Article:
screenshot of zillow tab on chrome

Real estate company Zillow announced on October 18, 2021, that the company’s iBuying business — Zillow Offers — would not sign any additional contracts to purchase homes for the rest of 2021,” citing a major backlog of closings and a need to reduce the “renovation pipeline.”

“We’re operating within a labor-and-supply-constrained economy inside a competitive real estate market, especially in the construction, renovation, and closing spaces,” said Zillow Chief Operating Officer Jeremy Wacksman. “We have not been exempt from these market and capacity issues and we now have an operational backlog for renovations and closings. Pausing new contracts will enable us to focus on sellers already under contract with us and our current home inventory.”

iBuyers — such as major companies like Zillow Offers, OpenDoor, and Offerpad — use technology to make instant offers on homes, usually working directly with contractors to provide renovations and improvements before reselling.

In previous years, the iBuying market has been a reliable source of funding for many contractors. In a 2019 profile on contractors working in iBuying, contractor Jeff Perry claimed that “If [my company] only wanted jobs from Zillow, we could sustain our business doing that.”

In a turn from this prior high level of cash flow, there’s a significant amount of funding that may not be available to the renovation and construction industry for the remainder of the year due to the move. 

According to Securities and Exchange Commission documents, Zillow borrowed $460 million to fund the launch of Zillow Offers in March 2021.

While some of that will likely be used to fund work on prior contracts, the company’s pullback does remove the possibility of a number of new renovation opportunities for contractors for a period.

Zillow’s mention of supply chain struggles will be notable for many contractors, as well. For a majority of the COVID-19 pandemic, contractors have had to deal with exorbitant materials prices and major shortages of products needed for construction, which has held back projects all over the country. It’s possible that these same issues could have big implications for contractors who work on these projects often.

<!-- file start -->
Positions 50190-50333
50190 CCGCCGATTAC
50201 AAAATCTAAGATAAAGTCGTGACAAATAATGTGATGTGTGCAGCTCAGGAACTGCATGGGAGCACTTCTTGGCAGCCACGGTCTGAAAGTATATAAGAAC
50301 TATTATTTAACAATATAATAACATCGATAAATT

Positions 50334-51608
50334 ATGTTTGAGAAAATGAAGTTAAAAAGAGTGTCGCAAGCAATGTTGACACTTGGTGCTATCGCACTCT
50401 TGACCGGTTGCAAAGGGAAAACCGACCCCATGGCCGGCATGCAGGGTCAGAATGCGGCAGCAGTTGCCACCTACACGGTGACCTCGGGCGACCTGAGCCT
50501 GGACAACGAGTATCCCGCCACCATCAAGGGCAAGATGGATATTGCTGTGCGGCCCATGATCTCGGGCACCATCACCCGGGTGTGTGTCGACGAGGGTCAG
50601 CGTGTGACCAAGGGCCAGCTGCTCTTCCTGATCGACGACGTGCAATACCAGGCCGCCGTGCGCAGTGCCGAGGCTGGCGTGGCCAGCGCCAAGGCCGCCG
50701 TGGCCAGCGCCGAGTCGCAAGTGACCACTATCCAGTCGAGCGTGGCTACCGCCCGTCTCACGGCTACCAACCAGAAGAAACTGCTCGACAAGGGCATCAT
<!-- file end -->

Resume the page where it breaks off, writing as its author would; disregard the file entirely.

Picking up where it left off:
Could contractors see a reduction in work from iBuyers?

Though the situation is cause for some concern with those who work often with iBuyers (and especially with Zillow), it’s currently not clear whether or not Zillow’s move will result in less work for contractors in the near future, as the company will continue renovation and could resume new purchase contracts in 2022.

Real estate investor Michael Greene specified that the move may simply be the company using caution, saying “The activity we saw this summer was so unprecedented relative to the way real-estate typically moves, I can see why an iBuyer might want to take time to digest the signals coming out of the market now that it seems to have slightly more stable footing.”

Some large iBuyers — Zillow’s chief competitors among them — are projecting confidence that they can maintain their purchasing and renovating.

“We are confident in our ability to meet demand from our customers who want a convenient and flexible home-selling option, despite challenges with the construction labor market and supply chain,” said a spokesperson for Redfin about the company’s iBuying business, RedfinNow.

A statement from Opendoor noted that “We know how important certainty and convenience are to homeowners seeking to move and we’ve worked hard over the past seven years to ensure we can continue to deliver our experience at scale,” adding the clear point that “Opendoor is open for business and continues to scale and grow.”

A number of industry officials believe that the iBuying business model may have more difficulty going forward than the companies themselves would like to project, however, and that contractors may want to be wary about the future of this aspect of the industry.

“When an iBuying business model relies heavily on the same trades who are also struggling to keep up with new construction demands, then you have a recipe for disappointment, delays and higher costs,” said Fathom Realty CEO Josh Harley. “Other iBuyers such as Opendoor are struggling with the same issues and no amount of capital can remedy this.” 

Some have even more harsh assessments of the situation. Ryan Raveis, co-president of William Raveis Real Estate, Mortgage & Insurance, believes that Zillow’s move is pointing towards the beginning of the end of the iBuying industry: “The economics just aren’t there in the long run; the increased cost of inputs is a convenient excuse to put the brakes on a poor business model—the iBuying fad will lose its breath as market absorption rates normalize.”